Monitoring and Evaluation
Program and Project Management
IT Helpdesk Support
Data Management and Analysis
Outcomes and Performance Measurement
Policy & Procedure Development
Organization Transformation (Change Management)
Management and Budget Analysis
Quality Assurance and Control
Policy and Program Analysis
Business Impact Analysis (BIA)
Information Assurance/Security Management
Step 1: Define Problem
Think impact: What is the question you are trying to answer?
During this first step, DCS will try to clarify exactly what problem our client faces. Usually, we will try to phrase the problem as a question to which our client would like us to find an answer. This then enables us to develop a list of the information you need to be able to answer the question.
Step 2: Structure the Problem
Think disaggregation and early hypothesis: What could be the key elements of the problem?
After defining the problem, we will try to structure and disaggregate it in order to make it more manageable to solve. Usually, this is done by setting up a so-called issue tree which divides the problem into its component parts and therefore provides a good overview for both DCS and our client.
Step 3: Prioritize Issues
Think speed: Which parts of the tree are most important to the problem?
After defining and structuring the problem DCS will prioritize the different elements of the problem (that is, parts of the issue tree) by determining which elements are most critical to the problem or most likely to shed light on the solution to the problem. This step is partly motivated by the 80-20 rule, which is the notion that 20% of the issues will probably be responsible for causing 80% of the problem.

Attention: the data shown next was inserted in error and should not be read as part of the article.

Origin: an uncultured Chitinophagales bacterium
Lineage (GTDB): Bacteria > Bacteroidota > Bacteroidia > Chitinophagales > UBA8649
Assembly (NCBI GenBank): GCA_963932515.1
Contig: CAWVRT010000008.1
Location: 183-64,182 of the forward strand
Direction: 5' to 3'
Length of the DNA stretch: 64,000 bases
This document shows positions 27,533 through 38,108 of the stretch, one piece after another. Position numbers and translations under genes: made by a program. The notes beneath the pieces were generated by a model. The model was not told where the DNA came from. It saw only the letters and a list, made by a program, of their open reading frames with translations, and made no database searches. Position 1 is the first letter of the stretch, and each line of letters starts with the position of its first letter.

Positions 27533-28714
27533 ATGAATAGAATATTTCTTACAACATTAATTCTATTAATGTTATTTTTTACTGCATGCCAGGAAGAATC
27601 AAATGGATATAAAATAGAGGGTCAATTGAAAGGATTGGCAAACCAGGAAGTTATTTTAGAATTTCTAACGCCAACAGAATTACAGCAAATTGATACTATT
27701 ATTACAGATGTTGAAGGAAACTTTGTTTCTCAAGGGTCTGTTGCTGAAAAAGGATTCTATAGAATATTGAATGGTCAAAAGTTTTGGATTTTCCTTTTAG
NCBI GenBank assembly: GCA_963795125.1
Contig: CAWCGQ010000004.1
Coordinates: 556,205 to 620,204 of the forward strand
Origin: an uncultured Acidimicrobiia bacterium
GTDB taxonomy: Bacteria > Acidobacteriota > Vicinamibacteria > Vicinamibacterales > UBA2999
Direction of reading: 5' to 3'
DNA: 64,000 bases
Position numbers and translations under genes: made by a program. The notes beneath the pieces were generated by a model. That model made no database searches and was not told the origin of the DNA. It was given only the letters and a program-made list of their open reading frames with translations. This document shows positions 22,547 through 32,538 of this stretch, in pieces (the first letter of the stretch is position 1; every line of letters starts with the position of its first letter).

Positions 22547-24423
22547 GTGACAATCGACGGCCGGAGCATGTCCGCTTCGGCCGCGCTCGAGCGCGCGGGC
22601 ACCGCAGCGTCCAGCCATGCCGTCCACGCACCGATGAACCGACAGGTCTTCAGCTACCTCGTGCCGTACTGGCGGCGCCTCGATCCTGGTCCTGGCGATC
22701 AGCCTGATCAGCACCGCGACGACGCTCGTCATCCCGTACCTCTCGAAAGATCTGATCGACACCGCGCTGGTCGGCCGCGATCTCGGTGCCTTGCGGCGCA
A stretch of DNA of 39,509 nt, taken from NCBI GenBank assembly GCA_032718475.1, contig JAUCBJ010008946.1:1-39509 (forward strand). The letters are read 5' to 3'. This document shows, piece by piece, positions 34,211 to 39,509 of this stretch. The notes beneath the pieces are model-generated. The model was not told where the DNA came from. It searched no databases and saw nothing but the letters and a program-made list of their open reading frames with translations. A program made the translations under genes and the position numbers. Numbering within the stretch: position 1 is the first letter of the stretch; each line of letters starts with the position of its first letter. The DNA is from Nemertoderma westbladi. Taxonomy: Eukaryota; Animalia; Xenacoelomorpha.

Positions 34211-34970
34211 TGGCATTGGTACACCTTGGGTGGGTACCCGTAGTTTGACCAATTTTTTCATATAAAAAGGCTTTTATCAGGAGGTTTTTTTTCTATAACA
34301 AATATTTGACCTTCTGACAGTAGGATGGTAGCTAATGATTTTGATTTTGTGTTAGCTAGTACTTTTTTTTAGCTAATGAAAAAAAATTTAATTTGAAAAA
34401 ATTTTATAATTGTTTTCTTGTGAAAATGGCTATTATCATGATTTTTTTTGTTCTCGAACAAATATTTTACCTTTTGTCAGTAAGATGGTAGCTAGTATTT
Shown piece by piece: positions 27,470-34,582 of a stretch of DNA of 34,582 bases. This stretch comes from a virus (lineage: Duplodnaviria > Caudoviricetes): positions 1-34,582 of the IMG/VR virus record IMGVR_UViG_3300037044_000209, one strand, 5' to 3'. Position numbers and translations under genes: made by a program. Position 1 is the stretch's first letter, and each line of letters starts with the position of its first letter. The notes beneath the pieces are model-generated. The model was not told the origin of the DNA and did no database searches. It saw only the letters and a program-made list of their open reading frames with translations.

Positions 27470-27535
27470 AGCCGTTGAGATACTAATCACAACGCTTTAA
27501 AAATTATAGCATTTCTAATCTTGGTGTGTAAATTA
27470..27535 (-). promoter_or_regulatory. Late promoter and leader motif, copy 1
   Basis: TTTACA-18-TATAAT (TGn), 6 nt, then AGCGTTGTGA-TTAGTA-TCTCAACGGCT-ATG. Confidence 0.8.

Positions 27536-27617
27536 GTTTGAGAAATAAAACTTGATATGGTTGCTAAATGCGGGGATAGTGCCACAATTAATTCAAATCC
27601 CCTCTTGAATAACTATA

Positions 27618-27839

Step 4: Analysis Plan and Work Plan
Think efficiency: What should you spend your time on?
During this step, DCS will develop a list of the pieces of analysis that you want to conduct, based on our prioritization of issues in the previous step. An additional aspect of this step is to set up a work plan to decide upon the work distribution (which DCS team members will work on which piece of analysis) and deadlines. This will ensure that the project will be delivered on time and serves as an early warning system if deadlines are not kept.
Step 5: Conduct Analysis
Think evidence: What are you trying to (dis)prove?
During this step, DCS will do the ground work for the consulting engagement. The previous steps were used to prepare for this step. Undertaking the analysis means that each DCS team member starts working on his or her tasks (i.e. the analysis/questions decided upon in the work plan). This stage may include interviews, client workshops, data analysis, research, and so on.
Step 6: Synthesize Findings
Think ‘so what’: What are the implications of your findings?
During this step, we will bring together all the results from the different pieces of analysis and try to generate insights by relating the results to the problem statement derived during the first step of the framework. The resulting synthesis should show our client and DCS what we have learned about the problem and potential solutions.
Think potential solution: What should be done to best respond to the problem?
During this last phase of the 7-step framework, DCS will use our synthesis from the previous step to develop recommendations for our client. These recommendations should answer the problem statement DCS developed in the beginning of the project together with our client. Furthermore, the recommendations should be backed up by a set of conclusions, each of which should be backed-up by a set of findings (drawn from the analysis we conducted previously).